Only after professor Bob Cole overheard my class two weeks into the session, and the buzz in the air got him to step out of his office to watch, did I think of triadic interactions. He’s the one who suggested I record student interactions in order to study their language development. I don’t think either one of us knew that Jeon-Ellis, Debski, and Wigglesworth (2005) had done just that in an uncannily identical project-oriented computer assisted language learning (CALL) course. And that reading their article would bring back so many memories and questions about creating environments that encourage students to create and experience language learning opportunities, like Swain and Lapkin’s (1998) language related episodes. In all honestly, in the beginning of the summer I started out teaching like shooting from the hip, but my shooting resembled a shot-gun blast more than accurate aim.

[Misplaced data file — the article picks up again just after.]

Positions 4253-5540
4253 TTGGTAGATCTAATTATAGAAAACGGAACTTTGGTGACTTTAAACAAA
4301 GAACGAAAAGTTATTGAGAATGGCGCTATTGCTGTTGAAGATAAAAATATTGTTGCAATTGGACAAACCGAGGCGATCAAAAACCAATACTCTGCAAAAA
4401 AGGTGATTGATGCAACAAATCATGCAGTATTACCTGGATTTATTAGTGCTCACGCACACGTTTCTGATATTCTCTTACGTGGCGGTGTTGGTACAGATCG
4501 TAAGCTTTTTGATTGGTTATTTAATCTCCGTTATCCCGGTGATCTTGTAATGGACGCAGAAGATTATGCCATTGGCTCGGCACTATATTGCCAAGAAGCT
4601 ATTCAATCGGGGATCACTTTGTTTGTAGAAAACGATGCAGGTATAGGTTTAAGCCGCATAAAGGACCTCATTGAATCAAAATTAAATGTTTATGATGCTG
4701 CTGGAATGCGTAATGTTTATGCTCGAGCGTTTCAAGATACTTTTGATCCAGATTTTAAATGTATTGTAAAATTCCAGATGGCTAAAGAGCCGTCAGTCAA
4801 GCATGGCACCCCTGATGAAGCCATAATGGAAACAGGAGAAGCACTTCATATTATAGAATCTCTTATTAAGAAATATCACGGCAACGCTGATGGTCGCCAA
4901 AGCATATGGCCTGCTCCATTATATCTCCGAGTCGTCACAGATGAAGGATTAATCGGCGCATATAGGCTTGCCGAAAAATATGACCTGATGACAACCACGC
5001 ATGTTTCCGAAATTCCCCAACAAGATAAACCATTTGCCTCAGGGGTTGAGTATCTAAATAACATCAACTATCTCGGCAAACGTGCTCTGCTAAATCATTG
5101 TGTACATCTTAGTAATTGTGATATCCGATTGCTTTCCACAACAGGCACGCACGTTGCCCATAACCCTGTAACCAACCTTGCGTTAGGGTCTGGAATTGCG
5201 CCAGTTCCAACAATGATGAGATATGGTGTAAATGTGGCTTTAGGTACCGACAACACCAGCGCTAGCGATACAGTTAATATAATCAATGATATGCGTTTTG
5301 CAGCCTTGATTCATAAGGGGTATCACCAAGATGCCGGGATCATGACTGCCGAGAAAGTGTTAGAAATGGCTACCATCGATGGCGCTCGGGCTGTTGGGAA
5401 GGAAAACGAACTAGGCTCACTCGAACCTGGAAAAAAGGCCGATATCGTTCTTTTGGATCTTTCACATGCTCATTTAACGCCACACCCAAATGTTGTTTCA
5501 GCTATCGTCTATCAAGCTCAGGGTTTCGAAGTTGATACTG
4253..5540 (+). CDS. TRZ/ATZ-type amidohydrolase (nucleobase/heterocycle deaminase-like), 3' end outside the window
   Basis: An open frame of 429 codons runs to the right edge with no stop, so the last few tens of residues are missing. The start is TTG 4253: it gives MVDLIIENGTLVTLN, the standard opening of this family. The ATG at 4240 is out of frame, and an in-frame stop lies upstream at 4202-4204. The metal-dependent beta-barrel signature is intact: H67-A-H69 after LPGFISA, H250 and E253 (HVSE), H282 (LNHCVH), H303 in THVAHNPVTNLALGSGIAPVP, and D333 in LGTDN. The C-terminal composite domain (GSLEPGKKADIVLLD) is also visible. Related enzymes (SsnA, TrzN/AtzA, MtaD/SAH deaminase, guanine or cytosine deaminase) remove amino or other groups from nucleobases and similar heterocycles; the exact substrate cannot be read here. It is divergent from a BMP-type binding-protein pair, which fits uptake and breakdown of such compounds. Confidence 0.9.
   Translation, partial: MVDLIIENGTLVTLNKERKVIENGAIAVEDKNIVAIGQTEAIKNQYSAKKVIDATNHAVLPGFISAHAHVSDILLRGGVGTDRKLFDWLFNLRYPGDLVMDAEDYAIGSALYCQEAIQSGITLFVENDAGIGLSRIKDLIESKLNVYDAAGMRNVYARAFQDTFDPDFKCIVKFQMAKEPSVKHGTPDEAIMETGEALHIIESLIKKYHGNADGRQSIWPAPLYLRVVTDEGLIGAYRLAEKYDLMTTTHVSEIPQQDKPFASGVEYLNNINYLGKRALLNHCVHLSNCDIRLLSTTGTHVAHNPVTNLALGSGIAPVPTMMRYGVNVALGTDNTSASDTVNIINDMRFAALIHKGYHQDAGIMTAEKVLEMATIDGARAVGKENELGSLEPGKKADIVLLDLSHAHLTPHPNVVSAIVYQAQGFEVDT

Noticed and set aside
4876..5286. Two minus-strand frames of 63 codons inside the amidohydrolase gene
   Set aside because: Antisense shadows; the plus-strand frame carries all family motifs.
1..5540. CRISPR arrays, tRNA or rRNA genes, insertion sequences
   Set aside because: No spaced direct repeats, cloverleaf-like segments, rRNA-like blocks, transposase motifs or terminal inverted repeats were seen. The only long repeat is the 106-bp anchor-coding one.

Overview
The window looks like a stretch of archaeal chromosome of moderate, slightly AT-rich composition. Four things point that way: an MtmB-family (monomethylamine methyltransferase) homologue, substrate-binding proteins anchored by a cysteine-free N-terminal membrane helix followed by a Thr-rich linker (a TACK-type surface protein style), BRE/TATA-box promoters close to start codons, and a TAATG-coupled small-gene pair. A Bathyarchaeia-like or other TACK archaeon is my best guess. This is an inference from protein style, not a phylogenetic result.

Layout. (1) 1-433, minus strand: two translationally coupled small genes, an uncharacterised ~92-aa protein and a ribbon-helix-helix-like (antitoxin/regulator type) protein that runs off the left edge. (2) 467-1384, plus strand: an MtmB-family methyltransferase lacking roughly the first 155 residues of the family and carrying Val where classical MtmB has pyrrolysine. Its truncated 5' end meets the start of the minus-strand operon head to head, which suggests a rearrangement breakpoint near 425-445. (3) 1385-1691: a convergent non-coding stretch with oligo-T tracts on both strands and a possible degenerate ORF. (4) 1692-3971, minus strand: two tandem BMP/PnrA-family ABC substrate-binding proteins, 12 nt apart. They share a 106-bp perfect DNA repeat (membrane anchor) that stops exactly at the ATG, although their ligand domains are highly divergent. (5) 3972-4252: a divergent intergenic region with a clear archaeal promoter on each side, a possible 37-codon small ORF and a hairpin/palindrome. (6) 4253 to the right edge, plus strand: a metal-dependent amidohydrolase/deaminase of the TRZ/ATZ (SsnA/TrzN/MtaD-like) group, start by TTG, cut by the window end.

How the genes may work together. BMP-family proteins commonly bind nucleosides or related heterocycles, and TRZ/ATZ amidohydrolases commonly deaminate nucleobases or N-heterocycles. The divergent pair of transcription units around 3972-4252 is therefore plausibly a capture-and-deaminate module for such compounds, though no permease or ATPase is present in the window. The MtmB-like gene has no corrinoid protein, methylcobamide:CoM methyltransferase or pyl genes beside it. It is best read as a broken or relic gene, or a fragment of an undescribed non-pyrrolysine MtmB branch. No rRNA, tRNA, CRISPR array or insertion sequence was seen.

I didn’t really have a linguistically oriented, theoretical basis for many of my choices, just gut instincts and a bit of background knowledge and experience. I wanted to accomplish a number of things by teaching the elective, like wanting my students to learn technologically related skills and content for telling stories online (because I love storytelling, almost more than teaching itself). Also, because of my enrollment in professor John Hedgcock’s Teaching of Reading course in the Spring of 2010, I felt pretty sure that blogging on WordPress would afford my students a great avenue for publishing their work in an authentic setting. So, though I had a base from which to begin teaching the elective, I guess I wasn’t really sure what I would learn from the experience.